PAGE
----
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Zach Snyder’s distinctive directorial style largely eschews the very rudimentary principles of coherent plotting and characterisations for a hyper-stylised assemble of visual set pieces. Only his finer work, 2007’s 300, was interspersed with political jingoism amidst the relentless carnage and the visual gymnastics. This interesting self-satisfying patriotism was an attack on altruistic lore, which went onto mar the cinematic landscape of the late noughties that had been, hitherto, fixated on this clichéd heroism (see for instance Pirate of the Caribbean and Spiderman).
Snyder’s conceit in that film was that a scantily clothed Gerard Butler and his semi-nude militia of 300 Spartans were a driving force for political jingoism against the impending savagery and brutality of King Xerxes’s Persian invasion. ‘’Rise of an Empire’’, the much belated follow-up, takes place in parallel with the events of the original, in which King Leonidas’s (Butler, in a fairly redundant and gruesome cameo) failed coup sees the rise of Xerxes on Greece. Meanwhile, a high-ranking Athenian general named Themistocles assembles his troops to launch war on this daunting Persian invasion. But it seems that Xerxes rationale for world domination has a more feminine drive: One that takes the incarnation of ruthless commander Artemisia.
Hunky beefcake Stalpleton, as the central hero of the tale, is an improvement on Bulter’s smug chauvinism that severely hindered the audience’s empathy of his fall from prominence in the first film. His wide grey eyes – framed by the opulent CGI flourishes and beautiful cinematography—convey the urgency of the drama that is built upon the political merry-go-round of invasion, war and stylised comic violence. However, he is relentlessly upstaged by Eva Green: a spectacularly bitchy, magnificently imposing and relentlessly charismatic incarnation. To place her as the antagonist of the narrative is most likely indicative of the producers’ active appeasement for the feminist reviewers of the first film that criticised the lack of women at the core of the central story.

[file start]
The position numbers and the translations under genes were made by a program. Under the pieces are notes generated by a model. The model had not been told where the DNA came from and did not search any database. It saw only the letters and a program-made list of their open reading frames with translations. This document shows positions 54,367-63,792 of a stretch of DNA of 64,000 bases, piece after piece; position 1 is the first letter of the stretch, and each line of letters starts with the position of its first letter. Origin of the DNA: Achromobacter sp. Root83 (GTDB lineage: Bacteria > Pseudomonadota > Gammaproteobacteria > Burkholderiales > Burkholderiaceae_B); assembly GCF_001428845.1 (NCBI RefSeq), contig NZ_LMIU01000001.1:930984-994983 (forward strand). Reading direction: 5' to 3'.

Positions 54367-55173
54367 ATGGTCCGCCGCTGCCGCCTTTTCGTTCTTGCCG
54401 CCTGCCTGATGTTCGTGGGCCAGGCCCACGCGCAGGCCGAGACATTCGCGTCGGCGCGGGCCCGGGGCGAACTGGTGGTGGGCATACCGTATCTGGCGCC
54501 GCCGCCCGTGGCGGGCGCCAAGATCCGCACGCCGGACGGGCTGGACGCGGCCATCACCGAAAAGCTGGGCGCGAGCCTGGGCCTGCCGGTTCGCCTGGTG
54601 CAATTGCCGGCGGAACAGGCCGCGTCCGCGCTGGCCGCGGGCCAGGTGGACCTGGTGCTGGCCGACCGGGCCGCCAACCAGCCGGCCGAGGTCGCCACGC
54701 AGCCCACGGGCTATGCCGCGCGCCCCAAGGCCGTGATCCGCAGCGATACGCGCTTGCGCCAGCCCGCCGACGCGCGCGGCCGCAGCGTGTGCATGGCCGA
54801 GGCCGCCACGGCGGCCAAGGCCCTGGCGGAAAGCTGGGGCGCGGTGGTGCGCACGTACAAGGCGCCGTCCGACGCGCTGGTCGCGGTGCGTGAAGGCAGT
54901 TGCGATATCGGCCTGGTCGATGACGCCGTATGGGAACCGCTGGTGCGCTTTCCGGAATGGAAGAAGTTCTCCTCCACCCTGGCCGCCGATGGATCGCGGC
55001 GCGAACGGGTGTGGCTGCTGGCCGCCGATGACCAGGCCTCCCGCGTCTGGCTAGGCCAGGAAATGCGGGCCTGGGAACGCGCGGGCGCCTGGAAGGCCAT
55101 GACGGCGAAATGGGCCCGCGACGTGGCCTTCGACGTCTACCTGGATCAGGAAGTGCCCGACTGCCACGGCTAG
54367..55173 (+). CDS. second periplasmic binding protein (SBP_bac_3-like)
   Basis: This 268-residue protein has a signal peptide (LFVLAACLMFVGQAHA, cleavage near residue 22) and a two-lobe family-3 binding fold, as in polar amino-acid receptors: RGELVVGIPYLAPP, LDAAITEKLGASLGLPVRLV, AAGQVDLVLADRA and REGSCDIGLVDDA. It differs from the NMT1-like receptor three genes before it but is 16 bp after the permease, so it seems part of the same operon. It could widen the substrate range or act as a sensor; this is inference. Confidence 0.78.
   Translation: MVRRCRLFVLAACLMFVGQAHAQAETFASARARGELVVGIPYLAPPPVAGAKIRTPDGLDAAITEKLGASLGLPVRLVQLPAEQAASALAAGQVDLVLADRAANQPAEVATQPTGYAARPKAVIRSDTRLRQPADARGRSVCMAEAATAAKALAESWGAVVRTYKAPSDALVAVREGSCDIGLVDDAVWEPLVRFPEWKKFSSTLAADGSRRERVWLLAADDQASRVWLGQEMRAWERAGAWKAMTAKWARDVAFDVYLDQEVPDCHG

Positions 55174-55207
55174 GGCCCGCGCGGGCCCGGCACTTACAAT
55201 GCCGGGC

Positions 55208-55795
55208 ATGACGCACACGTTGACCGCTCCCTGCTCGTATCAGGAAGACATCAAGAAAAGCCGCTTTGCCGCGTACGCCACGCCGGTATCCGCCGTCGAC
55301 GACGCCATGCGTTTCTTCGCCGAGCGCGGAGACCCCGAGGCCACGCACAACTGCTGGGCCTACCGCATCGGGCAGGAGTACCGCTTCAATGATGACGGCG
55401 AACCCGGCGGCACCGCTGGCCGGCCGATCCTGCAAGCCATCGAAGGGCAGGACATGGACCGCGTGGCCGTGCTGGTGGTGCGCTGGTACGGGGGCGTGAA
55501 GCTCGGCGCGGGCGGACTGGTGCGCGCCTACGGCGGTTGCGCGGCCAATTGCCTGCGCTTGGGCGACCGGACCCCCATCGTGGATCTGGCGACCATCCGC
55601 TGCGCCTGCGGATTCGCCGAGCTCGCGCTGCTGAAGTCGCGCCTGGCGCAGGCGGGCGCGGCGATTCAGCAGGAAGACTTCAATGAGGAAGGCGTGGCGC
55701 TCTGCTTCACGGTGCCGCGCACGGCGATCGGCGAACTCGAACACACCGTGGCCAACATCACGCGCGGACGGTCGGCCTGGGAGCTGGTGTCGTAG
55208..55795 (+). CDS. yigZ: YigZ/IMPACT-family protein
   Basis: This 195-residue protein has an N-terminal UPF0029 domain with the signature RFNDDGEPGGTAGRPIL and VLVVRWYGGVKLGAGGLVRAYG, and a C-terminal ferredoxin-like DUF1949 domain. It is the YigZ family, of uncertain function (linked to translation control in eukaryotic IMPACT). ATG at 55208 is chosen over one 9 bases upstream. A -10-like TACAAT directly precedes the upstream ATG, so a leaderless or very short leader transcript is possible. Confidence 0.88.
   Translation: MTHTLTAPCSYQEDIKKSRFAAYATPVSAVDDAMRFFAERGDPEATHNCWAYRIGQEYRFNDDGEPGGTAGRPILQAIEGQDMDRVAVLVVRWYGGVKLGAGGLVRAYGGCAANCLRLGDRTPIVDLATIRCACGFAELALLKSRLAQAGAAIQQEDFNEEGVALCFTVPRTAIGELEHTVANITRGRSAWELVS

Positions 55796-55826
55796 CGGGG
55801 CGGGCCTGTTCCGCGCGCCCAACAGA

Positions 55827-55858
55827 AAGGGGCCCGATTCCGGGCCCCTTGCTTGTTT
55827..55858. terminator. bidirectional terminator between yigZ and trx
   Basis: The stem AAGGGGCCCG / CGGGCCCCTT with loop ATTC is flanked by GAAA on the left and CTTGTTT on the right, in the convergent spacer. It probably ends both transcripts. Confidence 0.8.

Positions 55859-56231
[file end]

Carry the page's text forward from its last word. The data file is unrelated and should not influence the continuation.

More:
The writers wisely revel in her charisma by removing the straitjacket restrains plaguing other female anti-heroines and letting her anchor the frequently aimless narrative (ironically she is the naval commander). They also use this naval dictatorship as a framing device to stage some of the magnificent naval battles, which, obliviously, are manufactured with the contextual focus on delivering bigger and broader action, staged within the visual style and parameters of the original. Unfortunately, that leaves a lot of undue padding between this momentarily stunning showcases of visual arts interspersed with the hyperkinetic violence.
Exposition heavy dialogue – including a slackly narrated and talky opening – mars the opportunistic narrative that should be focused on disregard of active appeasement in favour of political patriotism , which only shows sporadically: ‘We all face the monster that cast a shadow throughout our land’.
The lack of plotting is also conspicuous in the very narrative that it supposed to support. Up until the third act, the narrative has little to add to the ending of the original, which was so effective homing in the theme of self-sacrifice in the turbulent political landscape. Here, the effect is muted by the unrelenting exposition and crudity: The sole sex scene falls completely flat because of the lack of chemistry between its stars, whilst some of the dialogue – “You fight harder than you f***” and “You’ve come a long way to stroke your c*** watching real men train”—veers on the absurd.
An aggressive explosion of visual wonder, violence, sex and romance that, clearly, places emphasis on skyrocketing style over substance, making it shallow as its predecessor and like any other mainstream action movie for that matter. Still entertaining and fun, for what it’s worth….
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